Neuroscientific evidence for defensive avoidance of fear appeals

L.T.E. Kessels*, R.A.C. Ruiter, L. Wouters, B.M. Jansma

*Corresponding author for this work

Research output: Contribution to journalArticleAcademicpeer-review


Previous studies indicate that people respond defensively to threatening health information, especially when the information challenges self-relevant goals. The authors investigated whether reduced acceptance of self-relevant health risk information is already visible in early attention allocation processes. In two experimental studies, participants were watching high- and low-threat health commercials, and at the same time had to pay attention to specific odd auditory stimuli in a sequence of frequent auditory stimuli (odd ball paradigm). The amount of attention allocation was measured by recording event-related brain potentials (i.e., P300 ERPs) and reaction times. Smokers showed larger P300 amplitudes in response to the auditory targets while watching high-threat instead of low-threat anti-smoking commercials. In contrast, non-smokers showed smaller P300 amplitudes during watching high as opposed to low threat anti-smoking commercials. In conclusion, the findings provide further neuroscientific support for the hypothesis that threatening health information causes more avoidance responses among those for whom the health threat is self-relevant.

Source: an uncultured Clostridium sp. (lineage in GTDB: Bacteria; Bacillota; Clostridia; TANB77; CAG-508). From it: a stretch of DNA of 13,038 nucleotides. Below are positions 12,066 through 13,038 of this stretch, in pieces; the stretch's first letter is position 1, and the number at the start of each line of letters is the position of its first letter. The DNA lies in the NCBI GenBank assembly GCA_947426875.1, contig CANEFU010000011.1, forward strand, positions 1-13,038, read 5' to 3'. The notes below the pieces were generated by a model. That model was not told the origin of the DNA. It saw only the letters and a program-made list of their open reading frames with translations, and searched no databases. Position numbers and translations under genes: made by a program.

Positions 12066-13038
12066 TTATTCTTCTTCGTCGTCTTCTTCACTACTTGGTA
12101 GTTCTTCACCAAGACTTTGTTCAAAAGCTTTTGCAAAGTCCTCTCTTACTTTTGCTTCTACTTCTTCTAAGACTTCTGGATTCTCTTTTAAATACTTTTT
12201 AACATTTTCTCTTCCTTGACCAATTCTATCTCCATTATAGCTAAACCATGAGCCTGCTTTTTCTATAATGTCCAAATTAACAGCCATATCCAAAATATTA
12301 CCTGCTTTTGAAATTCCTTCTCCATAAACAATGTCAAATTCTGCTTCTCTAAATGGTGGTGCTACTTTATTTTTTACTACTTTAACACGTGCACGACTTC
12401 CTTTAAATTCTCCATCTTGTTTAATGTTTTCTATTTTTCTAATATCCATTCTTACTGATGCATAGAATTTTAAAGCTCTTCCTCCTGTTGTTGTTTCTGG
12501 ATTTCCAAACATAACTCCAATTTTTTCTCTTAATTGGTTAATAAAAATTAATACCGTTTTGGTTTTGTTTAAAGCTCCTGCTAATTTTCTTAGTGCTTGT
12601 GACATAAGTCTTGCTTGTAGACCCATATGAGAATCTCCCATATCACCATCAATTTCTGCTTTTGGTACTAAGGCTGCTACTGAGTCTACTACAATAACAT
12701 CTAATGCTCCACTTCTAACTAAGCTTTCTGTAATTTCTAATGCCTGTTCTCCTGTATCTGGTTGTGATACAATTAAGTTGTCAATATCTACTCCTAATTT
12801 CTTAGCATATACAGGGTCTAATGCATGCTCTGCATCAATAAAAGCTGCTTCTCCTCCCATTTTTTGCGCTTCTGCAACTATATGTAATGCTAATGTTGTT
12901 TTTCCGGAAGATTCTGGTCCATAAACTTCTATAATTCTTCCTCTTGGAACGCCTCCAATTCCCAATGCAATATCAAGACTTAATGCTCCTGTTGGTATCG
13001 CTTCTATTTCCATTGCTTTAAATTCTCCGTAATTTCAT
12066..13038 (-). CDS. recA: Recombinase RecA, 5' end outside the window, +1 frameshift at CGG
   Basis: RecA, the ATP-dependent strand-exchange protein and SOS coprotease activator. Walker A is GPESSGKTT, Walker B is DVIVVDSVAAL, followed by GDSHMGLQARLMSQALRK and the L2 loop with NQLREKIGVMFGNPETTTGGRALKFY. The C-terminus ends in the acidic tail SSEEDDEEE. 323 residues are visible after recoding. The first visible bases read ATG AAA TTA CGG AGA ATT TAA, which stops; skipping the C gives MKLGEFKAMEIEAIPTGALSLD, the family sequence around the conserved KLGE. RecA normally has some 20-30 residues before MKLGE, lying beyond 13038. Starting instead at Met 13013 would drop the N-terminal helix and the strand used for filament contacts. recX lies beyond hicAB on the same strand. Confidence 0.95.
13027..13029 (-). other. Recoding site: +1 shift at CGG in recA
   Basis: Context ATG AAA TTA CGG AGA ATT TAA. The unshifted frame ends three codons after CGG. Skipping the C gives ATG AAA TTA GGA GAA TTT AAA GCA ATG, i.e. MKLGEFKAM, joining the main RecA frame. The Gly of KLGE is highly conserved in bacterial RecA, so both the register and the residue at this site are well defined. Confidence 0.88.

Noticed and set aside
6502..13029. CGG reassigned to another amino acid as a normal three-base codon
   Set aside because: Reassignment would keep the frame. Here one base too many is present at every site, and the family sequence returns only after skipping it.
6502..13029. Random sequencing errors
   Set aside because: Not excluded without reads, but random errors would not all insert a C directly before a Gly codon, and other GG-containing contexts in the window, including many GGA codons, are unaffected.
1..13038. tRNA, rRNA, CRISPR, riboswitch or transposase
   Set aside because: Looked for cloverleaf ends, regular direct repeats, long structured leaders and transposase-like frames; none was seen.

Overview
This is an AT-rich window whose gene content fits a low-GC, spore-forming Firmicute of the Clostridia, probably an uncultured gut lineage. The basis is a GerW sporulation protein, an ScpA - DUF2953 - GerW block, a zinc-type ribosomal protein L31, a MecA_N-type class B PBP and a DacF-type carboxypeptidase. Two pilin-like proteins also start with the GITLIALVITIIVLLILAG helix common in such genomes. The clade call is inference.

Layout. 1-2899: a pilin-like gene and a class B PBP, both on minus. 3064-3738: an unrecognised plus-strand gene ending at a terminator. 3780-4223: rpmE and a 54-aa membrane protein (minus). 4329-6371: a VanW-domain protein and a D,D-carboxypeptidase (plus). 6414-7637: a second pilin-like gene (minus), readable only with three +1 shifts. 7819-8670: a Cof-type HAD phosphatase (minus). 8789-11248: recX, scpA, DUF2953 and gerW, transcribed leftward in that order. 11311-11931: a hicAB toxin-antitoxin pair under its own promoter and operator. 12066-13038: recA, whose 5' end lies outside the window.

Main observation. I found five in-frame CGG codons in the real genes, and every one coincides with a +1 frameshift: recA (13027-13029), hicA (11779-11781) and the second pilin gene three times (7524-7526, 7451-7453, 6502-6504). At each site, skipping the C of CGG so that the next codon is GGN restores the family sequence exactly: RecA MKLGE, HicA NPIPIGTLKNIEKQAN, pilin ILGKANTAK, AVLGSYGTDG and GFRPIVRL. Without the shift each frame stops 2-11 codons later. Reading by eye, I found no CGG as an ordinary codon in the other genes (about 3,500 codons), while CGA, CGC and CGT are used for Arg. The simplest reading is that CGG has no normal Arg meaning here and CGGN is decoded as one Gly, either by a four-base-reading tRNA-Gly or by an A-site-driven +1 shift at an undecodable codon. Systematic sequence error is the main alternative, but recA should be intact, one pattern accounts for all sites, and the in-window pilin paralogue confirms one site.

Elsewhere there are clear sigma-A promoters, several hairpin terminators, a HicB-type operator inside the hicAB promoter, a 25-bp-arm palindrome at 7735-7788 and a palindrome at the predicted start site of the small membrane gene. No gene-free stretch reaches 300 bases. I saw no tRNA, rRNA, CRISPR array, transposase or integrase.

Original languageEnglish
Pages (from-to)80-88
JournalInternational Journal of Psychology
Issue number2
Publication statusPublished - 1 Jan 2014


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